Agenda for access to justice

Coordinated and integrated civil legal aid system: Access to Justice cannot be achieved without a coordinated and integrated system of robust civil legal aid and pro bono programs that provide a full range of services and are accessible by all low-income persons in a state. The outline of such a system was set out in the American Bar Association (ABA) Principles of a State System for the Delivery of Civil Legal Aid. The goal is, within a state, to be sufficient civil legal aid programs to serve all persons including undocumented persons and prisoners who need a lawyer to resolve civil legal problems. The programs must be able to provide the full range of legal services without restrictions on the type of assistance provided.

Specifically, the system must ensure the availability for aggregate remedies for common claims and issues affecting neighborhoods and particular groups of clients through the use of class actions, and policy advocacy before legislative bodies and administrative agencies The system must also ensure systemic advocacy in courts, agencies, and communities to ensure that the rights and interests of low-income people are protected and advanced, that poverty is alleviated and that racial inclusion and justice are pursued. Legal aid programs, pro bono providers, human services agencies, and other providers serving the poor should collaborate to ensure a seamless system of legal services to the low-income citizens in the state. There should be a state capacity for support, training, and coordinated state level advocacy.

Right to counsel in civil cases: A critical corollary to this system of providers is a right to counsel in cases where lawyers are needed for justice to be equal and real. In 2006, the ABA adopted a resolution urging federal, state, and territorial governments to provide legal counsel as a matter of right at public expense to low income persons in those categories of adversarial proceedings where basic human needs are at stake, such as those involving shelter, sustenance, safety, health or child custody, as determined by each jurisdiction. The National Coalition for a Civil Right to Counsel (NCCRC) actively seeks to establish such a right and catalogues and coordinates efforts to achieve such a right.

Increased pro bono initiatives: State and local bar associations, access to justice commissions and related entities, and legal aid providers are increasing pro bono efforts among all lawyers including in-house counsel and law faculty not admitted in a state, government lawyers, retired lawyers and law students residing in a state through traditional means, mentorship, and support as well as through means such as:

  • Mandatory reporting of pro bono hours and financial contributions for civil legal aid providers
  • Technology assistance to civil legal aid providers
  • Unbundled volunteer lawyer programs
  • Technology innovations to enable and expand pro bono

Full utilization of technology: The access to justice systems are seeking to utilize fully technology advances in the practice of law and the delivery of justice. Included among such advances are:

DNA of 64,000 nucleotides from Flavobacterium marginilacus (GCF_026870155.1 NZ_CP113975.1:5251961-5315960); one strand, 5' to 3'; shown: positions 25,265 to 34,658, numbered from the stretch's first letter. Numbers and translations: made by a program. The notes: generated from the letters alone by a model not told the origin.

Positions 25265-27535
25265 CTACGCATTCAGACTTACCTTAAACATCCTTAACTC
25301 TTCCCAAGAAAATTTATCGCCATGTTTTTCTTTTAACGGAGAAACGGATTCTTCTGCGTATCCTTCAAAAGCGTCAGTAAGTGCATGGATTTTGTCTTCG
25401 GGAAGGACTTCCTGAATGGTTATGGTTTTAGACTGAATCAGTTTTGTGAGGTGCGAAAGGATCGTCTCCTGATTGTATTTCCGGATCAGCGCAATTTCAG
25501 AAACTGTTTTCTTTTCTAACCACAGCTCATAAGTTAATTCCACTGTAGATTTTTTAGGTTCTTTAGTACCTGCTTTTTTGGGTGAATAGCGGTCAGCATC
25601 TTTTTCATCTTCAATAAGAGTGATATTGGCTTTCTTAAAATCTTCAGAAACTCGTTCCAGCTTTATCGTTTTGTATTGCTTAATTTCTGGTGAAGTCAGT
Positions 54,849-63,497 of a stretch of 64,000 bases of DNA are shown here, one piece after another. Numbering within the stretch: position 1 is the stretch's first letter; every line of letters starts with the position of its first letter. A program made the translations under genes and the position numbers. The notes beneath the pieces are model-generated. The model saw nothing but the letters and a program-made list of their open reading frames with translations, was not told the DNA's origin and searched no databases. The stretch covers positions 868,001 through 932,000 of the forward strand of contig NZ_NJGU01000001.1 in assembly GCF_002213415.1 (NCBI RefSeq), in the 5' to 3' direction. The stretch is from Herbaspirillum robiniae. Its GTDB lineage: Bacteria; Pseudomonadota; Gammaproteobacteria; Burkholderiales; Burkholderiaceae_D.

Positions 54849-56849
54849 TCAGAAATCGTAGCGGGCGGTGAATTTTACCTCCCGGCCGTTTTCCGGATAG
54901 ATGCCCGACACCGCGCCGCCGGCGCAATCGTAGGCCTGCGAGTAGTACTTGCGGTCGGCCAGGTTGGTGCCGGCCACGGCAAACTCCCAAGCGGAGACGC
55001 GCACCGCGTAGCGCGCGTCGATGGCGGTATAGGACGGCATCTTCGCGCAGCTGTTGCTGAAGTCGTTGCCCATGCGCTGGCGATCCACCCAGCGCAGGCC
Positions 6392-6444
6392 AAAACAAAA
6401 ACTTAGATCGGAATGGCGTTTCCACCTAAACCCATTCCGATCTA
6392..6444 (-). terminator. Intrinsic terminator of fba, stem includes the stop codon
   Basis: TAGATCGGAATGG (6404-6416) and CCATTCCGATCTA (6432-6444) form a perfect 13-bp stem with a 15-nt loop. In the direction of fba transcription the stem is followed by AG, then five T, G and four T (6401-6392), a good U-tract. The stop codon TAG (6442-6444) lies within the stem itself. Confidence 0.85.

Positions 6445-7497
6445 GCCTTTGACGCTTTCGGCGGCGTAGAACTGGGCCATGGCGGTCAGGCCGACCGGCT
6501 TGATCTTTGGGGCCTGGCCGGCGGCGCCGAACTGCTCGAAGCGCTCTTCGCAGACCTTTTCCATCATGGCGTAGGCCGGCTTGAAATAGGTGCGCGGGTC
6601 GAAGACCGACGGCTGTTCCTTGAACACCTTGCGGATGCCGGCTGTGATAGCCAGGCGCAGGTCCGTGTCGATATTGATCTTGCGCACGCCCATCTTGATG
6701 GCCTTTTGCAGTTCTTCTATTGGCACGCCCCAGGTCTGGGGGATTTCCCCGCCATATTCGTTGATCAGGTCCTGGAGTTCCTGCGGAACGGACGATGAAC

• Websites that provide legal information, including how to access civil legal aid and pro bono programs
  • Document assembly systems for use by lawyers and litigants that permit a lay person to generate and file accurate court documents
  • Hotlines and other means of providing advice and brief service
  • Systems, including mobile apps providing universal access to civil legal aid programs, self-help centers and other providers
  • Online dispute resolution forums that permit parties to resolve legal problems themselves with oversight and review by courts
  • Use of social media for information, training and other justice related activities.

Triage systems: The state systems are developing accurate triage systems (not just one) for matching a client’s problem with the appropriate level of legal advice and representation. The goal should be to create a system that provides the level of assistance that a client actually needs not just to accept the current system’s limitations of assistance. There are theoretical constructs often in the form of a pyramid of what appropriate assistance would be for various types of clients and legal problems, but little actual evidence of what level of assistance would be necessary to resolving different types of issues affecting individuals with differing social, racial, ethnic, gender, geographical and economic circumstances. In 2017, LSC, Microsoft Corporation, and Pro Bono Net named Alaska and Hawaii as state partners in a pilot program to develop online, statewide legal portals to direct individuals with civil legal needs to the most appropriate forms of assistance.

Referral systems: States are creating effective referral systems including enhanced collaboration with human services and other relevant entities to ensure that clients with legal problems are referred to the appropriate civil legal assistance providers.